9/18/2009 - Review by: Raising Iron
Alright, if there are any Primal Fear fans left still holding out hope for a return to the bands' sound of their glory years, i.e., S/T to Black Sun, give it up, it aint happenin', you'd have a better chance seeing the Detroit Lions go 16-0 this year. The men have just dropped their latest, entitled 16.6 (Before the Devil Knows You're Dead) and its even more saccharin than their last effort (New Religion). This really shouldn't come as any surprise though, as the band hinted at this around the time of Devil's Ground, and since have slowly progressed into a melodic/rock/metal machine with only a mere residue of the guys' former heaviness staining the affair.
Like their last couple of records, there are moments of heaviness, the title track being slated for the stage, as it's the strongest track on the disc and rests in old school nuances, something that can't be said for any of the other tracks, save for maybe "The Exorcist", and that's a bit of a reach. The rest of the songs are the typical, mid-tempo, highly melodic, hard rockers with catchy choruses like those found on the last effort. Another thing, Mr. Scheepers doesn't unleash any of his usual blood-curdling screams; everything being sung in a mid-register tenor, which after all is what these songs demand, but we certainly miss the air-siren Ralf! It may seem as if primary songwriter Mat Sinner can't keep his namesake band's style from creeping into the Primal Fear contraption, but its more probable that the guys simply like what they're doing; well, that and the fact they're running out of inspiration and determination; things are just too damn formulaic – even the cheesy lyrics are in place (see Smith & Wesson).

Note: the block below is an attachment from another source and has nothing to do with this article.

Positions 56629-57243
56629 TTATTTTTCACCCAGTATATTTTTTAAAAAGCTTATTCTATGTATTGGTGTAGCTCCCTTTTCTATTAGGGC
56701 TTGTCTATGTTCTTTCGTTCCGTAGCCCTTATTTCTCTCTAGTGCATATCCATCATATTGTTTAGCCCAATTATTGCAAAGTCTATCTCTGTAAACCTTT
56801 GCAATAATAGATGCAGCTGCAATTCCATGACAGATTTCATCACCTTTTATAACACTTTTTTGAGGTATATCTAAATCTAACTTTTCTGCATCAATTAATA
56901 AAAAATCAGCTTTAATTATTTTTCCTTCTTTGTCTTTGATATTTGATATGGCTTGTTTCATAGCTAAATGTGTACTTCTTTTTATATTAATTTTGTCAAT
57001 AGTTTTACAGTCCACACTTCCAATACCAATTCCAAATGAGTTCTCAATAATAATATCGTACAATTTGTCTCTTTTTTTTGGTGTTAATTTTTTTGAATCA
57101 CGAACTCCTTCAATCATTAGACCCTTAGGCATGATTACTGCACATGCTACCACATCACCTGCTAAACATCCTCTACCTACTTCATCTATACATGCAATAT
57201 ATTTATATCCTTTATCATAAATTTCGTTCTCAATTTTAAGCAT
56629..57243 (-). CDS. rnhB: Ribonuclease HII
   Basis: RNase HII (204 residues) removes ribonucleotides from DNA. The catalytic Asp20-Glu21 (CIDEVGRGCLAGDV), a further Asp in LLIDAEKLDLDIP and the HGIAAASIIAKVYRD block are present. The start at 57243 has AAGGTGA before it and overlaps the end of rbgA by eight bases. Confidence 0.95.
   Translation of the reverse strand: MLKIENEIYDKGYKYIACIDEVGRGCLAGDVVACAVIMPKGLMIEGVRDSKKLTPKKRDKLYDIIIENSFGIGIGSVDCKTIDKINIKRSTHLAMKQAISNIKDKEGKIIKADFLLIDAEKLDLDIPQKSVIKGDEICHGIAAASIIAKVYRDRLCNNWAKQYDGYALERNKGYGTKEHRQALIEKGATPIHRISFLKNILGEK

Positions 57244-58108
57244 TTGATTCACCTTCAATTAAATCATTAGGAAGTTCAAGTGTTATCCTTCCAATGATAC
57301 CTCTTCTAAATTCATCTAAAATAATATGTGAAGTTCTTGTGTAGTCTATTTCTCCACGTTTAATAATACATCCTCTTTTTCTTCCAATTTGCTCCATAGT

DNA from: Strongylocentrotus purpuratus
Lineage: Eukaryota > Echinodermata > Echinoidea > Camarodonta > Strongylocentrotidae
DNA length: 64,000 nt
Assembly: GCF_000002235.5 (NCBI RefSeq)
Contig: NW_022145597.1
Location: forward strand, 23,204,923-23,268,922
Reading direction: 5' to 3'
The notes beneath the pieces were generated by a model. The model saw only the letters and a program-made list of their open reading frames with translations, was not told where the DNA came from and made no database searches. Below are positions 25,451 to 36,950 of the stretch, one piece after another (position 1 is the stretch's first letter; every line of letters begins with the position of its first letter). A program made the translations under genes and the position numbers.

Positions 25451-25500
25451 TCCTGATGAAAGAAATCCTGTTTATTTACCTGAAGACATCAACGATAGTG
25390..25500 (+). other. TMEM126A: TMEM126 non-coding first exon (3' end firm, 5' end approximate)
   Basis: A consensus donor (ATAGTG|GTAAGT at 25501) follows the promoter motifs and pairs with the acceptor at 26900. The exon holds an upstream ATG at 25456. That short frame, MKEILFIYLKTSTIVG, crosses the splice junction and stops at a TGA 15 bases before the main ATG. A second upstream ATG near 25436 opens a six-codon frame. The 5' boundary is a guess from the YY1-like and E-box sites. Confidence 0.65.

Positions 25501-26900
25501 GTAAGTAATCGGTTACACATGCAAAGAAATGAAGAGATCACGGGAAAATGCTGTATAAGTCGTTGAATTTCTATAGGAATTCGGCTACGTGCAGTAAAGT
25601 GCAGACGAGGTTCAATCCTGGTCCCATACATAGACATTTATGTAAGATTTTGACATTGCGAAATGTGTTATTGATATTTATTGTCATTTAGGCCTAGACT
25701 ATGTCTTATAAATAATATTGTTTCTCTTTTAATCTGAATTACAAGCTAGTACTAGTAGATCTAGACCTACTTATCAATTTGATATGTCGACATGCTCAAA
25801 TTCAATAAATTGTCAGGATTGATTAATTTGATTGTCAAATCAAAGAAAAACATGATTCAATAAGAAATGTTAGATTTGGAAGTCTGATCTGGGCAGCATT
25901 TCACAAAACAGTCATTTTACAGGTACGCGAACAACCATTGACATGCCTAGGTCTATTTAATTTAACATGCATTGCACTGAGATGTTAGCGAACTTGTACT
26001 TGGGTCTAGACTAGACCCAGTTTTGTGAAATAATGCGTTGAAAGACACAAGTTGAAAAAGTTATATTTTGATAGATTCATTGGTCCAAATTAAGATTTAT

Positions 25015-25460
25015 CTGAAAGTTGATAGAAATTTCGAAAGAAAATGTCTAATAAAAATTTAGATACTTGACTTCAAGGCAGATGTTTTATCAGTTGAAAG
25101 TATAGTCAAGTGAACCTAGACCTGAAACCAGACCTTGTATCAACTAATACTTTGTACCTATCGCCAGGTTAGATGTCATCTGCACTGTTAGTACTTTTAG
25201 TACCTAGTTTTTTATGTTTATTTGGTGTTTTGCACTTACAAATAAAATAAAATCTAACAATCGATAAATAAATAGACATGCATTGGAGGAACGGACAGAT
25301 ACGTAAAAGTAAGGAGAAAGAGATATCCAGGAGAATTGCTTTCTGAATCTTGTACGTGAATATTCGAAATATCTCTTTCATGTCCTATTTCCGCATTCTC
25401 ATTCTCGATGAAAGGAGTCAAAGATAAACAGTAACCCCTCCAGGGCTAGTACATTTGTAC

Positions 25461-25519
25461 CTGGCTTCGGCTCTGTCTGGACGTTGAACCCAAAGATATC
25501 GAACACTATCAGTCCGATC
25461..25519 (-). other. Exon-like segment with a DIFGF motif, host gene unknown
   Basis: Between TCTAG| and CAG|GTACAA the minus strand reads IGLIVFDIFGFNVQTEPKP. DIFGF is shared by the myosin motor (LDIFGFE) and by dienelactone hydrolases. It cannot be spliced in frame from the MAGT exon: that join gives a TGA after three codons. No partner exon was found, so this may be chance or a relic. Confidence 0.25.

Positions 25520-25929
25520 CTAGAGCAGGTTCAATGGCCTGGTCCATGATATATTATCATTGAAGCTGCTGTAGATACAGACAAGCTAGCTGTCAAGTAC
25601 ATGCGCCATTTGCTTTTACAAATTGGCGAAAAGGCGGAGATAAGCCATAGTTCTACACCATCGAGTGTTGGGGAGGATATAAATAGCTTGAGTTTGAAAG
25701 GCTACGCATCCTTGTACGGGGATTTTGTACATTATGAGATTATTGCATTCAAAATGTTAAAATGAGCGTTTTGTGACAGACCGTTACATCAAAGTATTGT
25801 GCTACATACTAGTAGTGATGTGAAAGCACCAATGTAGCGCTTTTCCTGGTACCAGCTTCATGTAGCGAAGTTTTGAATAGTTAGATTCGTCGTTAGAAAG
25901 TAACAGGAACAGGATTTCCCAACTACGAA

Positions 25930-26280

So, what's wrong with the picture here? Several of these songs would be lauded had they been written by a different band, but we're talking Primal Fear here, a group who has displayed savvy for the well-crafted (and heavy!) song time and again in the past; but frankly they are writing well below their true capabilities right now, versus many other bands who would find this type of stuff to be the pinnacle of their songwriting creativity. Having said all that, if you're new to the band and a fan of simpleton, hard rock structured songs with singable choruses, this'll be right up your alley. As for the rest of us, the proper sub-title to the record should've been, Before the Fans Know We're Dead! Wait, scratch that, we've known for a while now.
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